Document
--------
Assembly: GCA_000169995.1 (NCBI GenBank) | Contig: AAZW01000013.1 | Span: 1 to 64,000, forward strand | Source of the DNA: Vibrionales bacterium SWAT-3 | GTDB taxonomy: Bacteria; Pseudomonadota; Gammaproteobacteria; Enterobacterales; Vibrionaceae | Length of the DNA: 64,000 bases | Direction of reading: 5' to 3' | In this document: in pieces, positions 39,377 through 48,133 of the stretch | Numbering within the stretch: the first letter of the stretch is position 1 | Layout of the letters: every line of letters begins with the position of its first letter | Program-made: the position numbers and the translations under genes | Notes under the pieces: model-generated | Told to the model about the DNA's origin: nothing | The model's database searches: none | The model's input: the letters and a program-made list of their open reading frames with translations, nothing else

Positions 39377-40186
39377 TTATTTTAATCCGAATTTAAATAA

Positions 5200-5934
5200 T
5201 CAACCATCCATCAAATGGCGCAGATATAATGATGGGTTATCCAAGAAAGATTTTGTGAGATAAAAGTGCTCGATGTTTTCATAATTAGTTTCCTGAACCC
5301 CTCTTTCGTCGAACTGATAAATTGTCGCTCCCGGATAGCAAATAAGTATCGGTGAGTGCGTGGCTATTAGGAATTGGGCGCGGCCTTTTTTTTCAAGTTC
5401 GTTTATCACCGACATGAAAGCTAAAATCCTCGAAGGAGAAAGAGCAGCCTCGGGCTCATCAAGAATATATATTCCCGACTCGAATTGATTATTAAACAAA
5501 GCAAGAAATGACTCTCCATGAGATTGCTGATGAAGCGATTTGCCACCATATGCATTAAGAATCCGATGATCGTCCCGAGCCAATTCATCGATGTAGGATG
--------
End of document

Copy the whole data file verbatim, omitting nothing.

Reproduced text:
Assembly: GCA_000169995.1 (NCBI GenBank) | Contig: AAZW01000013.1 | Span: 1 to 64,000, forward strand | Source of the DNA: Vibrionales bacterium SWAT-3 | GTDB taxonomy: Bacteria; Pseudomonadota; Gammaproteobacteria; Enterobacterales; Vibrionaceae | Length of the DNA: 64,000 bases | Direction of reading: 5' to 3' | In this document: in pieces, positions 39,377 through 48,133 of the stretch | Numbering within the stretch: the first letter of the stretch is position 1 | Layout of the letters: every line of letters begins with the position of its first letter | Program-made: the position numbers and the translations under genes | Notes under the pieces: model-generated | Told to the model about the DNA's origin: nothing | The model's database searches: none | The model's input: the letters and a program-made list of their open reading frames with translations, nothing else

Positions 39377-40186
39377 TTATTTTAATCCGAATTTAAATAA

Positions 5200-5934
5200 T
5201 CAACCATCCATCAAATGGCGCAGATATAATGATGGGTTATCCAAGAAAGATTTTGTGAGATAAAAGTGCTCGATGTTTTCATAATTAGTTTCCTGAACCC
5301 CTCTTTCGTCGAACTGATAAATTGTCGCTCCCGGATAGCAAATAAGTATCGGTGAGTGCGTGGCTATTAGGAATTGGGCGCGGCCTTTTTTTTCAAGTTC
5401 GTTTATCACCGACATGAAAGCTAAAATCCTCGAAGGAGAAAGAGCAGCCTCGGGCTCATCAAGAATATATATTCCCGACTCGAATTGATTATTAAACAAA
5501 GCAAGAAATGACTCTCCATGAGATTGCTGATGAAGCGATTTGCCACCATATGCATTAAGAATCCGATGATCGTCCCGAGCCAATTCATCGATGTAGGATG